Selling at the Right Price

With the Internet growing at breakneck speed, it is essential to
with other companies. Speed-to-market often determines success or

One company particularly savvy at partnering is Priceline (PCLN)
The company’s innovative “name your price” system has proved to be

Interestingly enough, the company had to preannounce its financials
they were much better than what analysts expected. The actual results
were definitely impressive. Revenues of $169.2
were up 11 percent from the prior quarter and 790 percent
from the same period a year ago (there were 982,000 new customers).
35 percent of purchases were from repeat customers, which was up
from 21
percent in the first quarter of 1999.

Losses are narrowing. In the last quarter PCLN lost
million. For 1999, the company had $52.5 million in losses. In
Priceline’s management believes that profitability will be achieved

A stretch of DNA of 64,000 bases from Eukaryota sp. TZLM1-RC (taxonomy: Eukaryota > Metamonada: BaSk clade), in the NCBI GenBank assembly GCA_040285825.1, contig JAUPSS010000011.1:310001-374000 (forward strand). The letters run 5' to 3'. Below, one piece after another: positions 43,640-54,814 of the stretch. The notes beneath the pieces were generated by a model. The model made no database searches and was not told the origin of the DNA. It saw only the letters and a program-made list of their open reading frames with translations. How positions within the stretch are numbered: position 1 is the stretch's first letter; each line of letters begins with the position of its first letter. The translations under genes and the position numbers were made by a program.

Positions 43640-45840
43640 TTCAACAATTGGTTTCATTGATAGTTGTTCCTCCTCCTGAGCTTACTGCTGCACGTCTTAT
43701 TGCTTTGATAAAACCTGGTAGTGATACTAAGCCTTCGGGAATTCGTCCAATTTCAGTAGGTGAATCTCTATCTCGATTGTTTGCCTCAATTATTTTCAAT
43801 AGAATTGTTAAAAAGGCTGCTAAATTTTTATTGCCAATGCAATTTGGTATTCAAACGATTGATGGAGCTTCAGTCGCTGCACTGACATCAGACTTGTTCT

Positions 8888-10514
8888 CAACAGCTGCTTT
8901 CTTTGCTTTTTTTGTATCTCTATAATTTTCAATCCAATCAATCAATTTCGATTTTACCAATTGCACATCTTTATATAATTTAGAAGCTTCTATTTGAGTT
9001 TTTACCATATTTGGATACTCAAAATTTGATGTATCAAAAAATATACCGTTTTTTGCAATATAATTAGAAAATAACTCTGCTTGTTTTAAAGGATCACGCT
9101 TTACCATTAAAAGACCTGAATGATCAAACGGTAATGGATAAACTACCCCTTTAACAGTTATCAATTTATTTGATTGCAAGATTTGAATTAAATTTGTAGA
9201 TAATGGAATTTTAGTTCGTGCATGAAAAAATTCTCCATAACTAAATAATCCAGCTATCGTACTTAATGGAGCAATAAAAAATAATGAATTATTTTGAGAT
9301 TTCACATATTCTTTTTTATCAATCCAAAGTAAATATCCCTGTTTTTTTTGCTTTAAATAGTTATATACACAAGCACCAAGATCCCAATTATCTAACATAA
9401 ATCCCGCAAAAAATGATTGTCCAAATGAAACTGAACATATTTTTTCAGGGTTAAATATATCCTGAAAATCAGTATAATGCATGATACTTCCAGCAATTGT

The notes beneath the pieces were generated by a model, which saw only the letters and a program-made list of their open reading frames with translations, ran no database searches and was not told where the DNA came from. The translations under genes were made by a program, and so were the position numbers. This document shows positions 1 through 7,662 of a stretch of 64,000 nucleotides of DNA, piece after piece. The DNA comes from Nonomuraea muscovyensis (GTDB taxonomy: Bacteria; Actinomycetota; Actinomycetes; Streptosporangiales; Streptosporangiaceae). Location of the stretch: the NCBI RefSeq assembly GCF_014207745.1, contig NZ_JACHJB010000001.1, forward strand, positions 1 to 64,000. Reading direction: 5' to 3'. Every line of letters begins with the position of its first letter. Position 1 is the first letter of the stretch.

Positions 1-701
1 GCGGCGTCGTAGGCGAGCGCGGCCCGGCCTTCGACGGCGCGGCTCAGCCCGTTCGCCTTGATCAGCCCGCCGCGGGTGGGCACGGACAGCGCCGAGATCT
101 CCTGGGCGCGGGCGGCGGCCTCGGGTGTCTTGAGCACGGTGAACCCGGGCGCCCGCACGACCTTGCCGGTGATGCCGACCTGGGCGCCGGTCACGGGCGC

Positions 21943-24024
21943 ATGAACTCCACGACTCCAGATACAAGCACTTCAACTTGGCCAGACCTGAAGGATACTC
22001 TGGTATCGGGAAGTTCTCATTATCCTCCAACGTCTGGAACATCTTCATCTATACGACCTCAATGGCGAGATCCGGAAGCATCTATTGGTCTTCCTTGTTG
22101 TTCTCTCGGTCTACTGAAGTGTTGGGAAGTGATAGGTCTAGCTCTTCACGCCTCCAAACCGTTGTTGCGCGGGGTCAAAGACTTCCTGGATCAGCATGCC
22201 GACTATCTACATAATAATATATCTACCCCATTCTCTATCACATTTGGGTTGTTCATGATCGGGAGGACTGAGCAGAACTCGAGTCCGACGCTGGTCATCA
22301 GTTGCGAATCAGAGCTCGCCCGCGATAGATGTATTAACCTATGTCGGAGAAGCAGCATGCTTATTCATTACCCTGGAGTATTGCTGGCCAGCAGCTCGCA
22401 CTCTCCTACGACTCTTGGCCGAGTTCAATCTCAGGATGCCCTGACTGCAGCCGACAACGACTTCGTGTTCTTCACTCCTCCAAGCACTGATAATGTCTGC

by the
first half of 2001. What’s more, the company believes that it will
more than $1 billion in revenues this year.

Much of the company’s business derives from travel services.
In the
latest quarter, the company sold 707,000 airline tickets. But what will
continue to propel the growth towards profitability is the expansion
into new marketplaces via partnerships.

An example is Priceline’s partnership with First Alliance Bank. The
service, which is called PricelineMortgage, allows customers to name
their interest rates on mortgage loans. Once the customer gets the rate
desired, it is locked-in and guaranteed by the lender. Launched in
October, the service has received more than $3.5 billion in loan

But perhaps the most interesting prospect for the company is the
lucrative business-to-business space. This could dwarf anything the
company has done so far.

Despite the many successes, the stock price has been lackluster.
Investors probably fear the possibility of substantial selling in early
February because of an expiration of a lock-up agreement that covers
100 million shares — about 2/3 of the total outstanding shares and a
potentially huge overhang relative to the stock’s average daily volume
of about 3.8 million shares. While there is certainly cause for
concern, with the company growing so fast, I would not be surprised if
many shareholders continue to hold onto their stock.

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